Professor Maurice Moloney, Director and Chief Executive of Rothamsted Research commented: "The exciting discoveries reported by Professor Beale and Dr. Ward in PNAS are an example of the knowledge that can be gained by the use of high-throughput metabolomics in plants. The findings are not only of fundamental value to plant science, but have intriguing implications for plant bioproducts and plant-based industrial biotechnology"
Professor Douglas Kell, BBSRC Chief Executive said "The BBSRC has taken a lead in funding large scale metabolomics facilities such as those at Rothamsted. Our success in improving crops and developing sustainable ways to produce food as well as biofuels and other chemicals from plants will be enhanced by research into plant metabolism. This particular discovery demonstrates the utility of taking a whole plant approach and makes an important contribution to our understanding of the fundamentals of how plants deal with the changing environment they find themselves in."
'Metabolomic analysis of Arabidopsis reveals hemiterpenoid glycosides as products of a nitrate ion regulated, carbon flux overflow' by Jane L Ward, John M Baker, Aimee M Llewellyn, Nathaniel D Hawkins and Michael H Beale, National Centre for Plant and Microbial Metabolomics, Plant Science Department, Rothamsted Research is published, this week in the online Early Edition of the Proceedings of the National Academy of Sciences ( doi: 10.1073/pnas.1018875108).
About Rothamsted Research
Rothamsted Research is based in Hertfordshire and is one of the largest agricultural research institutes in the country. The mission of Rothamsted Research is to be recognised internationally as a primary source of first-class scientific research and new knowledge that addresses stakeholder requirements for innovative policies, products and practices to enhance the economic, environmental and societal value of agricultural land. The Applied Crop Science department is based at Broom's Barn, Higham, Bury St. Edmunds. North Wyke Research is located near Okehampton in Devon. Rothamsted Research is an institute of the Biotechnology and Biological Sciences Research Council. www.rothamsted.ac.uk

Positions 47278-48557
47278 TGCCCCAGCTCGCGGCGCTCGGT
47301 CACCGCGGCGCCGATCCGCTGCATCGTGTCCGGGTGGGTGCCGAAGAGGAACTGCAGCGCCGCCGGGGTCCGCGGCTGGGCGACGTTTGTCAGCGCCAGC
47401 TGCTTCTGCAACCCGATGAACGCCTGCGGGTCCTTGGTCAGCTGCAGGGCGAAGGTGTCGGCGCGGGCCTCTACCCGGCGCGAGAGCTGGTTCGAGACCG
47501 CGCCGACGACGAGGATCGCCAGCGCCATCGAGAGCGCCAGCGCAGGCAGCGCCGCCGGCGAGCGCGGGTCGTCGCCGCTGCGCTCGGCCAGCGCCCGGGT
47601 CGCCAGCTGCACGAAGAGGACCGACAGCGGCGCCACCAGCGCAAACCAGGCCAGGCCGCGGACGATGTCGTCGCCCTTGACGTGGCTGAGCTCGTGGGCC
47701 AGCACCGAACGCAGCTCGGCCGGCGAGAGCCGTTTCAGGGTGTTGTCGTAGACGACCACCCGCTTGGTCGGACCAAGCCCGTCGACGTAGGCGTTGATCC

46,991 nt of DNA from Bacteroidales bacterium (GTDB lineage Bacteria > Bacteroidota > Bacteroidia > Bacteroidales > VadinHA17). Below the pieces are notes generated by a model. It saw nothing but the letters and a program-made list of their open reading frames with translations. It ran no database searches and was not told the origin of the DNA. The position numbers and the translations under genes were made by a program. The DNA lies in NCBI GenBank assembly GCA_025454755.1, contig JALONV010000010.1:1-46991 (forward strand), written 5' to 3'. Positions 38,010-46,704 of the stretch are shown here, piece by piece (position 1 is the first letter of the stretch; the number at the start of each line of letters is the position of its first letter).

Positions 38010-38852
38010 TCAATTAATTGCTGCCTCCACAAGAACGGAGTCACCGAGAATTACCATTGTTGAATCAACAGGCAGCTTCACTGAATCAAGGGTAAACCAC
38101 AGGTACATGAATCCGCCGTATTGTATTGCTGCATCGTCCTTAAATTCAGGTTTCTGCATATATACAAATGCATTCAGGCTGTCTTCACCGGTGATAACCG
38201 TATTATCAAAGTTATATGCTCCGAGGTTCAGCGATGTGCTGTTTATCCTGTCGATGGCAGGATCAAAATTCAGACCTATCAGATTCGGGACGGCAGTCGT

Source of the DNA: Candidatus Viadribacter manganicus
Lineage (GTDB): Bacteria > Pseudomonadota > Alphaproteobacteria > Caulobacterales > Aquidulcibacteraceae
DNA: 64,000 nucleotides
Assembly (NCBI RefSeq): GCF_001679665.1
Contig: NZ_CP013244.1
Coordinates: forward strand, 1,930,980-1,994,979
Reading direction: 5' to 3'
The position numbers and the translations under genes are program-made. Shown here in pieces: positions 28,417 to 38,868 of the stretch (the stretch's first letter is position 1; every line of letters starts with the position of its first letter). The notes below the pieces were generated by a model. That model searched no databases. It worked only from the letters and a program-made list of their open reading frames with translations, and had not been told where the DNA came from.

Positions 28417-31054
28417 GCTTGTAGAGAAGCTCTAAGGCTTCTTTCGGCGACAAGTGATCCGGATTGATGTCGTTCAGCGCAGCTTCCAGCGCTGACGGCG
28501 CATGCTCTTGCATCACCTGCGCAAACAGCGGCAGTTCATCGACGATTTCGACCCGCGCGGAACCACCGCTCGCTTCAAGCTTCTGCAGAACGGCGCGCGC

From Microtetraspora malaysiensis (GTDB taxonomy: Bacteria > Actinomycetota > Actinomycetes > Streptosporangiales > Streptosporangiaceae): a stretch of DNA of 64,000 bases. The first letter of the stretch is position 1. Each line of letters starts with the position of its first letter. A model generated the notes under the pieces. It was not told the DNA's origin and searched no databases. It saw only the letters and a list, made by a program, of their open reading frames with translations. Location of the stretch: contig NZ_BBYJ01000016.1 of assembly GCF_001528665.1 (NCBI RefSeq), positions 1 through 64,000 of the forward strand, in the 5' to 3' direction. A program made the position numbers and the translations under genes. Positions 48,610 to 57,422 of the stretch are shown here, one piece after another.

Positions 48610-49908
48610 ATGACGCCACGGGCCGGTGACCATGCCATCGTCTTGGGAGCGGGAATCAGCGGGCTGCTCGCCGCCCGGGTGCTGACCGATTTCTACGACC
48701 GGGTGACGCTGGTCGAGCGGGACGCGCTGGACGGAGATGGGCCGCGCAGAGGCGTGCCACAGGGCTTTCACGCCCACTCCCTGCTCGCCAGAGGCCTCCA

BBSRC is the UK funding agency for research in the life sciences and the largest single public funder of agriculture and food-related research.
Sponsored by Government, BBSRC’s budget for 2011-12 is around £445M which it is investing in a wide range of research that makes a significant contribution to the quality of life in the UK and beyond and supports a number of important industrial stakeholders, including the agriculture, food, chemical, healthcare and pharmaceutical sectors.
BBSRC provides institute strategic research grants to the following:
- The Babraham Institute
- Institute for Animal Health
- Institute of Biological, Environmental and Rural Sciences (Aberystwyth University)
- Institute of Food Research
- John Innes Centre
- The Genome Analysis Centre
- The Roslin Institute (University of Edinburgh)
- Rothamsted Research
The Institutes conduct long-term, mission-oriented research using specialist facilities. They have strong interactions with industry, Government departments and other end-users of their research.